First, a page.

Reprinted from

By Jeff Glassman, CEO, Darn It! Inc. – 07/13/2017

No one likes surprises. Whether you work at an apparel manufacturer or retailer, receiving a shipment that does not meet specifications can throw your organization into crisis management mode. When it comes to apparel, the crisis could involve virtually anything.

Beyond broken buttons: disaster comes in all shapes and sizes
As a third-party apparel refurbisher, I sometimes think my company has seen it all. But then a customer calls with a new – and sometimes outlandish – problem to solve. Often, the issue is a full-blown crisis because millions of dollars in sales are at risk. This means the crisis needs to be remediated as quickly as possible to get garments to first-quality condition and stocked on shelves. Additionally, we want to minimize fall-out rate and avoid consumer returns.

Mini case studies: memorable crisis management situations

  • Apparel repair: Stuck zippers put $2 million in sales at risk – Our customer’s featured item for its autumn launch was a fashionable sweatshirt. Unfortunately, the 43,000 items had zippers with the wrong slider. We were able to repair the zipper with minimal impact to the apparel, and get first-quality product on the shelves in time for the launch.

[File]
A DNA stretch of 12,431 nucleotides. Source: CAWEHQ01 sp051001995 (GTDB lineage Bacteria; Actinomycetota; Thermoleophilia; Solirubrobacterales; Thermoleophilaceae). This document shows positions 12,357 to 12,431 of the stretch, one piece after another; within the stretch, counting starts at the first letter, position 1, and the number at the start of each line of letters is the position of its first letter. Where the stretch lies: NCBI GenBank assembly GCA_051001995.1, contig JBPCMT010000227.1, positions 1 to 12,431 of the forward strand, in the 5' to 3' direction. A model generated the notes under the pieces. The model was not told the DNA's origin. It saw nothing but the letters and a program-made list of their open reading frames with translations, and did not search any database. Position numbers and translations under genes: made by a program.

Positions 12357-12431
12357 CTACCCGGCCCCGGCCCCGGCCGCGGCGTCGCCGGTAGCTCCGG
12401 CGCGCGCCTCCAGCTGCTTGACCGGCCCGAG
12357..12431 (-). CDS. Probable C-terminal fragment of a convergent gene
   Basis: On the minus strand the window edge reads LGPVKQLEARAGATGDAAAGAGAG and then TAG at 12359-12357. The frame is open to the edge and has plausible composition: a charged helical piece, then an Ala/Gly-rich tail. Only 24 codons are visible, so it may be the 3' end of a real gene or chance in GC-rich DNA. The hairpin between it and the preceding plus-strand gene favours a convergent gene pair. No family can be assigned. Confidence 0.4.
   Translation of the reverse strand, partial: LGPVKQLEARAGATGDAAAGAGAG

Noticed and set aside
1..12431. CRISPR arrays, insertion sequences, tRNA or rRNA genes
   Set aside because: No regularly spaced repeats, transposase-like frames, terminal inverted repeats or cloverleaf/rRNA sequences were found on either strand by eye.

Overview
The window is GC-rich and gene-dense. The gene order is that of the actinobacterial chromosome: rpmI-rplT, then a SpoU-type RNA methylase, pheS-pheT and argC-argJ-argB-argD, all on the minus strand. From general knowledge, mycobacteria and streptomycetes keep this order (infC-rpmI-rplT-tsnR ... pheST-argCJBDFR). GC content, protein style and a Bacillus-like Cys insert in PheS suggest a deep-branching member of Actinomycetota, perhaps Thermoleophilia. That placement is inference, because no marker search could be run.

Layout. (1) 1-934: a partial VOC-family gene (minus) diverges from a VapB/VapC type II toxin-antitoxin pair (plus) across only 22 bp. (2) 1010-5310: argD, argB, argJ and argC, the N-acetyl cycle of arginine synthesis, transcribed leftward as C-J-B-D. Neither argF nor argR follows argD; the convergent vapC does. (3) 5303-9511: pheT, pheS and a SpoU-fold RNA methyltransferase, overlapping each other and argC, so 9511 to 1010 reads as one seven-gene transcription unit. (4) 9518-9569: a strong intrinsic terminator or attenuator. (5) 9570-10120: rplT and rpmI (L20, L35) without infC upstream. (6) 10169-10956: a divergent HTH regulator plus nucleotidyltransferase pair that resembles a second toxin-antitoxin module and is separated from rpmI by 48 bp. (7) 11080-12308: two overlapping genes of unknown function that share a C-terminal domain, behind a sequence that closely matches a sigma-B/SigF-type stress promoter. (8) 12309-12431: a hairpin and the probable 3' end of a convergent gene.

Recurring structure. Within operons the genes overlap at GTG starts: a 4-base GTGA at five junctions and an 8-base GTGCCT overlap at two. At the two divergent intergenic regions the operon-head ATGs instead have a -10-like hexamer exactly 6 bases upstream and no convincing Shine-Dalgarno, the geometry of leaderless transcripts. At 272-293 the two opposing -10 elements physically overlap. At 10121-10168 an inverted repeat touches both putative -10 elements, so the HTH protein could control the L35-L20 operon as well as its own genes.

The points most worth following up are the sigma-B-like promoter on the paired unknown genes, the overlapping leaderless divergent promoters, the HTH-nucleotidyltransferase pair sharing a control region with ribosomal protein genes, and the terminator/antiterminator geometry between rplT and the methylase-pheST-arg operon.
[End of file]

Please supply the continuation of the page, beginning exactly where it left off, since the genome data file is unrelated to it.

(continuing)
• Mold and mildew removal: cartons of clothing had soaked in salt water! – A shipping container with 20,000 pairs of pants was submerged in salt water at the port. We conducted an ozone shock treatment to kill festering mold and then pressed, re-ticketed, and repackaged all of the pants – all in time for the brand’s big promotion.
  • Apparel relabeling: 40,000 mislabeled bras – After completing an inspection with precise measurements, we discovered that a manufacturer’s entire shipment of bras had labels that were three sizes too large. We applied new heat transfer labels in 12 colors over the factory’s silkscreen label. The heat transfer label stated the correct size and fully covered the incorrect labels.
  • Re-ticket and re-package: The devil is in the details – An apparel manufacturer asked us to re-ticket 27,000 garments that had arrived with incorrect price tickets. Additionally, we received 4,000 packages of assorted tank tops in various colors to sort and repack. The factory had mistakenly placed multiple sizes in every assortment pack. If this error hadn’t been remedied, the brand’s returns would have soared.
  • Garment inspection: actual measurements don’t match specifications – We repaired 42,000 sweaters with neck holes that were too small as well as 16,000 women’s wool pants with inseams that were randomly too long or too short.

Here are a few examples of apparel sewing issues that manufacturers and retailers have faced – and the steps taken to remediate the issues:

  • Replaced all buttons on 6,000 shirts due to lead content issues.
  • Removed and replaced a red drawcord on 8,000 pajama bottoms. The red dye was bleeding and staining the pajamas.
  • Repaired and reinforced improperly sewn arm holes on 5,000 men’s sleeveless shirts. The issue was discovered in the retailer’s durability test.
  • Added a ribbon to the waistband of 3,000 pants to reinforce the seam and strengthen overall construction.
  • Added the missing buttonhole on the shape-keeper for 1,000 baseball caps.

Use this apparel crisis management "survival checklist" BEFORE disaster strikes.